Historically, applicants with engineering degrees accredited by the Engineering Accreditation Commission (EAC) of the Accreditation Board for Engineering and Technology (ABET) were the only degrees allowed to sit for the PE exam. There has been a trend by states in the past decade or so to also allow applicants with engineering technology degrees to sit for the PE exam. Engineering technology programs may be accredited by an associated entity: ABET’s Engineering Technology Accreditation Commission (ETAC).

NCEES also believes that engineering technology degrees obtained from programs accredited by ETAC/ABET are a viable pathway to licensure. Only 15% of PEs have historically come from an ETAC/ABET program. Many states continue to discuss putting this in the Model Law without changing the criteria for a Model Law engineer. To date this has not occurred. Currently, each state is left to accept or reject engineering technology degrees.

In case you were unaware, the Florida Legislature passed a law earlier this year (Chapter 2019-86, Laws of Florida) that revises Chapter 471, Florida Statutes, the engineering registration law, to now allow PE applicants with engineering technology degrees to sit for the PE exam if they meet the minimum criteria spelled out in the FBPE rules. The FBPE spent this summer rewriting the rules in Chapter 61G15, Florida Administrative Code, to address the new law.

Law Enforcement Forum

Additionally, during the NCEES annual meeting, a Law Enforcement Forum was held, with approximately 100 in attendance. Forum participants were presented with two actual legal cases, each from a different state, that potentially could impact the way laws and rules in other states or territories are interpreted.

The first case discussed was Express Oil Change, LLC v. Mississippi Board of Licensure for Professional Engineers and Surveyors. The details, history, and outcomes of the case were presented by the Mississippi Attorney General’s Office.

This case looks at the question of how far a board can and should go in issues of protected titles. An oil change company used the title “tire engineer” for its technicians who changed tires as part of its service. The Mississippi Board felt the title was misleading in the nature and technical expertise of the service the public was receiving. Although a U.S. District Court initially ruled in the Board’s favor, the decision was later overturned by the 5th Circuit Court of Appeals.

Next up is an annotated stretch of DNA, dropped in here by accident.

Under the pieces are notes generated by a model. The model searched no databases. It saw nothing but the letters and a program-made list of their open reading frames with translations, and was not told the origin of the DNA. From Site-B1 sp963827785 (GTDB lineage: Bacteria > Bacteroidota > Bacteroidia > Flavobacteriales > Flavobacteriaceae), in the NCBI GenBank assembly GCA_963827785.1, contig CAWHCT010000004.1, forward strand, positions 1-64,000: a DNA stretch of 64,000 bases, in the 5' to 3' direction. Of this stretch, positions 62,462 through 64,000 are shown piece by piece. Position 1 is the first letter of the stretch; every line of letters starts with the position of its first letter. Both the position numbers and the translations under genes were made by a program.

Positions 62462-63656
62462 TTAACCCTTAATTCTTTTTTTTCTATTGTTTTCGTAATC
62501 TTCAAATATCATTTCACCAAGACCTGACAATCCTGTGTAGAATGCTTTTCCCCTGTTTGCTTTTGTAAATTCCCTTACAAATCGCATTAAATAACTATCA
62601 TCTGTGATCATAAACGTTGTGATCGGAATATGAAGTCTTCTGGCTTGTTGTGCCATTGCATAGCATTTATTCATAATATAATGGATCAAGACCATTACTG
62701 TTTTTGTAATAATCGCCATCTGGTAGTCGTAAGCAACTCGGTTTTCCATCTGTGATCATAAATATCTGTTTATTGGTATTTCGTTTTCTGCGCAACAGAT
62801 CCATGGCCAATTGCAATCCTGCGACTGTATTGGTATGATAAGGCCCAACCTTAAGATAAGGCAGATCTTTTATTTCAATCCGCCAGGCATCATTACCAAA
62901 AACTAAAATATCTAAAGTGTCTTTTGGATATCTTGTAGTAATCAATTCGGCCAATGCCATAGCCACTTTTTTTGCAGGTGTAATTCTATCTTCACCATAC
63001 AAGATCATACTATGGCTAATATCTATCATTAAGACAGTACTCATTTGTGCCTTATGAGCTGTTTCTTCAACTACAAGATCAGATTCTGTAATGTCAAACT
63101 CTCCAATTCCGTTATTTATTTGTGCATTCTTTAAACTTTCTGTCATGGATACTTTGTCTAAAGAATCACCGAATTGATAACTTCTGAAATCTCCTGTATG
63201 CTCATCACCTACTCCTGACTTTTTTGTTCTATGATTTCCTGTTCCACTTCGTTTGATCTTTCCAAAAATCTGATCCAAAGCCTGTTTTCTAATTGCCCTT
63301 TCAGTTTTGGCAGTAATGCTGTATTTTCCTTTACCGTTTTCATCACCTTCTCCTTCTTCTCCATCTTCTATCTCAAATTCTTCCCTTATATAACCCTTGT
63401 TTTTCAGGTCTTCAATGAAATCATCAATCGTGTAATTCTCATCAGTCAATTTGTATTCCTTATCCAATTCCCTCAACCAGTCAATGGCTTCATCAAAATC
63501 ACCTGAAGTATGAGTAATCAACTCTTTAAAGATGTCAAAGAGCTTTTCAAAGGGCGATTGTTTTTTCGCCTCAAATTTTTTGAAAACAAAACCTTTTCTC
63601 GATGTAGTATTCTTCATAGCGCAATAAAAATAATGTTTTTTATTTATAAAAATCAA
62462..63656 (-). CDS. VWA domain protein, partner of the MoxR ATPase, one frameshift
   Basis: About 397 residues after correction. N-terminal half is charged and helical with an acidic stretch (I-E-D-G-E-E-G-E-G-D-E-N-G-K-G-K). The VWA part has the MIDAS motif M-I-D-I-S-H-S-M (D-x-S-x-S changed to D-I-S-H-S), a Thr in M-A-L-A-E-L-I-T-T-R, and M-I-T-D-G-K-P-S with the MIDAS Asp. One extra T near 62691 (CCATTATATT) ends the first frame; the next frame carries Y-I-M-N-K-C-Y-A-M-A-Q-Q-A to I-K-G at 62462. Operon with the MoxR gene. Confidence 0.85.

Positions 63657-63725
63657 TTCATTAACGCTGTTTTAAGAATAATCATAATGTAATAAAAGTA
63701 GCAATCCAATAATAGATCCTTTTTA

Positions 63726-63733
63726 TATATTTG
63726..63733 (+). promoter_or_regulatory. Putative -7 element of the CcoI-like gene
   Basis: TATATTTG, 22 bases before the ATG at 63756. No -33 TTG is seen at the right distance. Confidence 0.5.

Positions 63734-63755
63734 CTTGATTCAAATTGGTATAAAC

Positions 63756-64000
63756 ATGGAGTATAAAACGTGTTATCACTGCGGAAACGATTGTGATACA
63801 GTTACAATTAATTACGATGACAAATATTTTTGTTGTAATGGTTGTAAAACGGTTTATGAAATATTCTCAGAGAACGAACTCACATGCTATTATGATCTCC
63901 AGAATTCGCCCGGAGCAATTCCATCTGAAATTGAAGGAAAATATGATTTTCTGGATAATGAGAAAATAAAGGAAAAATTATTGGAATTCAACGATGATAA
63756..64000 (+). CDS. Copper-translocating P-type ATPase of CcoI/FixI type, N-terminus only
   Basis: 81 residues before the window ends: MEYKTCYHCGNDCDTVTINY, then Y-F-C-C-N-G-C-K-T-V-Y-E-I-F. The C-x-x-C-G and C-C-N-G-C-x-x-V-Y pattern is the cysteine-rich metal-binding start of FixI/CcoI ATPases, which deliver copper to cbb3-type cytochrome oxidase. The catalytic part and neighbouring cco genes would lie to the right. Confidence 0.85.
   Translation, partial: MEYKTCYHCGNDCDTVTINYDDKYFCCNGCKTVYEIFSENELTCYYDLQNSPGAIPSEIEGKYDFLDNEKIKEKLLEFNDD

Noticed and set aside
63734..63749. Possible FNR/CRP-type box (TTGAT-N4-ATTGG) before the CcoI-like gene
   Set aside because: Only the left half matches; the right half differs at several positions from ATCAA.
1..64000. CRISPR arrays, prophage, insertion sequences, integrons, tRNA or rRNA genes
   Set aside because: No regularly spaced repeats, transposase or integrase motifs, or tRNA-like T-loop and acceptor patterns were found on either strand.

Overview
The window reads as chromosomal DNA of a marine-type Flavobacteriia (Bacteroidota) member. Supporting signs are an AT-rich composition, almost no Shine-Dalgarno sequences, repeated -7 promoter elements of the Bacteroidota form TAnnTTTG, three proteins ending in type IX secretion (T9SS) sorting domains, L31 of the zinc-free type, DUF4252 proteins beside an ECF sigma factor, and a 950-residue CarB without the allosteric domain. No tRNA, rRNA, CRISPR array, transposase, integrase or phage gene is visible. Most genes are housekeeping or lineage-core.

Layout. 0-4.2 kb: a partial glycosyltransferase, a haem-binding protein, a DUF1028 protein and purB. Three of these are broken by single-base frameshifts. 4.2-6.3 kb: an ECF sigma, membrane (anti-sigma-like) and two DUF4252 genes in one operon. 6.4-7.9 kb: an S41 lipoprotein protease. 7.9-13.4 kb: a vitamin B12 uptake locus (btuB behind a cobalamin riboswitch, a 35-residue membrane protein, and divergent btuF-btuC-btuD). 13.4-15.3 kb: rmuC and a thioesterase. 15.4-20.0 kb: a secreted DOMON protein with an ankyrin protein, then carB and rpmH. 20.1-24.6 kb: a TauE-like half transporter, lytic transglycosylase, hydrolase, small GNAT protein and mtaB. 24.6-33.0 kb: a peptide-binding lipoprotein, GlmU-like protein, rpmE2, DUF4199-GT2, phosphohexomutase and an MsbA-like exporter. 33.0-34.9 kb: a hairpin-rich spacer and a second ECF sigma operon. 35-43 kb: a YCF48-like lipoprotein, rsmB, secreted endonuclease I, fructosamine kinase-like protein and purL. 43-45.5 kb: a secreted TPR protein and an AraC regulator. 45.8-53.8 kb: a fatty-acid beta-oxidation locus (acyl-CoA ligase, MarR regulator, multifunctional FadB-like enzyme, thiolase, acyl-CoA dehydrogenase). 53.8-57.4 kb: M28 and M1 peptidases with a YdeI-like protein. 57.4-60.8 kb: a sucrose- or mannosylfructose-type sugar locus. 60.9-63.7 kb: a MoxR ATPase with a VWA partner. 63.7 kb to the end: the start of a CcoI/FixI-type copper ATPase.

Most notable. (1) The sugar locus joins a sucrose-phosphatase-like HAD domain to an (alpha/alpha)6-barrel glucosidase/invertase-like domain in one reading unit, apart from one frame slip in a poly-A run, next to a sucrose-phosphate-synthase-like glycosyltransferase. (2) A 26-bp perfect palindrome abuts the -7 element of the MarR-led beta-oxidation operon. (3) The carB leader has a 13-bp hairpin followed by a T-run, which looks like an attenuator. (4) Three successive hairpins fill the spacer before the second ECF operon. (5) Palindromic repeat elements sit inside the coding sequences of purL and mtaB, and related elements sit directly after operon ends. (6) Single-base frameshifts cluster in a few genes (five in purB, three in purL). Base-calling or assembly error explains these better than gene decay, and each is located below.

A second presentation was made by the Oregon Board counsel regarding Mats Järlström v. the Oregon State Board of Examiners for Engineering and Land Surveying. This case looked at efforts to protect the term “engineer” while also preserving First Amendment rights.

The forum also discussed several topics including regulation of conduct, what affect criminal history has on licensure, and engineers practicing beyond their level of competence and areas of experience. It also included an interesting discussion about expungement, and when engineers should be permitted to purge discipline from their professional records.

Finally, several states announced programs they have implemented to enhance the professional practice of engineering disciplines. For example, Rhode Island has developed cross-discipline responsibility guidelines and provided them to local building officials. Kansas has developed core competency criteria for fire protection. Alabama provides training to building department plan reviewers. Alaska has developed a guidance memo they give to building officials; and Illinois has developed a manual for code enforcement of building design.

About the Author

Kenneth Todd is a licensed Professional Engineer in Florida. He recently retired as water-resource manager for Palm Beach County and plans to begin consulting. Mr. Todd is serving his second term on the Florida Board of Professional Engineers and has been Board Chair since December 2017.